Image Credit: NASA, ESA, W. Keel (Univ. Alabama), et al., Galaxy Zoo Team

Folks, the green light you seen in this image is… well, we don’t know exactly. It is, by far, one of the most bizarre celestial objects in existence. Furthermore, it is FREAKING HUGE, about the size of the Milky Way actually. However, its origin is unknown.

Hanny’s Voorwerp (which is Dutch for “Hanny’s object”) is the wispy green figure located just below the spiral galaxy IC 2497, which is about 650 million light-years from Earth in the constellation of Leo Minor. One of the leading theories about its formation suggests that the enormous figure was created by an active quasar looming near the black hole at IC 297’s galactic center. This quasar was deactivated some time ago, leaving behind a tidal tail of ionized oxygen atoms in a voorwerp. Or perhaps the larger galaxy tore apart a gas-rich dwarf-galaxy, whose combined x-ray and ultraviolet radiation provided the spark that set the gas alight.

Upon further inspection, astronomers found several clusters of young stars scattered throughout the intricate filaments, saying “The star clusters are localized, confined to an area that is over a few thousand light-years wide,” explains astronomer William Keel, who is the leader of the Hubble Study from the University of Alabama in Tuscaloosa. “The region may have been churning out stars for several million years. They are so dim that they have previously been lost in the brilliant light of the surrounding gas.”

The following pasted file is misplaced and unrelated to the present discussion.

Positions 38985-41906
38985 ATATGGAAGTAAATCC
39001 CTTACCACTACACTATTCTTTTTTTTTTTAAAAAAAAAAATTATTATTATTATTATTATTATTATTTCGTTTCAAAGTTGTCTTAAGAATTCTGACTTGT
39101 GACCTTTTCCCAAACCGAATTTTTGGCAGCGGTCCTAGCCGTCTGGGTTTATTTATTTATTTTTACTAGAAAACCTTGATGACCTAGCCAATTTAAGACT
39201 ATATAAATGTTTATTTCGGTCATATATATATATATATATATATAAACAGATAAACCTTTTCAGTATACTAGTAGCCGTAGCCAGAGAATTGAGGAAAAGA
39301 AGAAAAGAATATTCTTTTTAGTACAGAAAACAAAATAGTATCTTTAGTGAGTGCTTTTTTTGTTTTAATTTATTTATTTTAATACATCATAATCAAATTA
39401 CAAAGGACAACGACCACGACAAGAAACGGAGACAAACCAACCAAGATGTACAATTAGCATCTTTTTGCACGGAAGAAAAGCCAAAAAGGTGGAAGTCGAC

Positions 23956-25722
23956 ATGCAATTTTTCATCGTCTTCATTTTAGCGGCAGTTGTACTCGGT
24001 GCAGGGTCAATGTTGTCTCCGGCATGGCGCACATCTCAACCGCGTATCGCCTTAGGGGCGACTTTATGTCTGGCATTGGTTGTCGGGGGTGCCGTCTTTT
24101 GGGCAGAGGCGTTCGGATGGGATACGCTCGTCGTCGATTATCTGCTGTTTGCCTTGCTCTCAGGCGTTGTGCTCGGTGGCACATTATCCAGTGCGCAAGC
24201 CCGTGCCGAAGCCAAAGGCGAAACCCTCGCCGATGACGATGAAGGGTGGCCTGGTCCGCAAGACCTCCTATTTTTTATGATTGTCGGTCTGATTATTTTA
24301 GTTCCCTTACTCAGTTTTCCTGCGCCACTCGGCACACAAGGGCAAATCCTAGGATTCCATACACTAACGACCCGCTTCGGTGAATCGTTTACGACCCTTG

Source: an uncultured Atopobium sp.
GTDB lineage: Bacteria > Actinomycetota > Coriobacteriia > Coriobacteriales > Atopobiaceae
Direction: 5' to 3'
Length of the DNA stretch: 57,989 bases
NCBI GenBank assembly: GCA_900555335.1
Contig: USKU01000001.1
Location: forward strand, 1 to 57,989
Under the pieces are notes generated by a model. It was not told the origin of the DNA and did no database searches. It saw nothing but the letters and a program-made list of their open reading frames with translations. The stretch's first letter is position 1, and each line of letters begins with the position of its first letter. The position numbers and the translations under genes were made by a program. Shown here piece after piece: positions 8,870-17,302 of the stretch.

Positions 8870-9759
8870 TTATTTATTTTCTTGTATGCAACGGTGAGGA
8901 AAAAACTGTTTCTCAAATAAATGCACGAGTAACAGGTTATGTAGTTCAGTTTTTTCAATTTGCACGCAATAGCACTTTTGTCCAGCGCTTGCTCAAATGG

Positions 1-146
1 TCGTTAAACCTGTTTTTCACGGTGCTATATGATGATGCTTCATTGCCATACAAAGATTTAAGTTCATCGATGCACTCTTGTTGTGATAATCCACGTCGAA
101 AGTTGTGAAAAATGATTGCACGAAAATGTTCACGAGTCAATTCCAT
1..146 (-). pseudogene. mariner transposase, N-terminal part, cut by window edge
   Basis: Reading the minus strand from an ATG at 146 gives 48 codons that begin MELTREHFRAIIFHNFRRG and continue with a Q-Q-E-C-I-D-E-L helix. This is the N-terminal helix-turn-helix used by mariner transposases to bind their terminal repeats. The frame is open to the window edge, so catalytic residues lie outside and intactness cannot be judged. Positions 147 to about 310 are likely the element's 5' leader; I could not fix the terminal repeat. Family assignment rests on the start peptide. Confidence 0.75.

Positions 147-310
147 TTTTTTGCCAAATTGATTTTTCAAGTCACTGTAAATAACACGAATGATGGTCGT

Furthermore, if the voorwerp did prove to have come from a no-longer active quasar in IC 297’s central core, it could have some interesting implications for our models which explain how quasars form and are ultimately deactivated. Say the quasar shot a particularly powerful beam of light into interstellar space, illuminating the ionized oxygen, hypothetically, this suggests that quasars, which are mysterious and still poorly understood, might actually flicker on and off, intermittently casting a shadow on the blob. Said shadow could be responsible for the illusion of the gaping hole that’s about 20,000 light-years wide. Yet, this “gaping hole” is still only a small fraction of the object itself, which is actually a twisted rope of gas about 300,000 light-years long that wraps around the galaxy.

Lastly, Hanny’s Voorwerp was actually discovered by Hanny van Arkel, a dutch school teacher through the Galaxy Zoo project, which gives members of the public an opportunity to participate in assessing millions of galaxies cataloged in the Sloan Digital Sky Survey as well as the Hubble Space Telescope’s archives.

If you have a bit of time to kill (and dream of having a big, ghastly space blob named after you), here’s more information on the Galaxy Zoo project, where you can join the fun!

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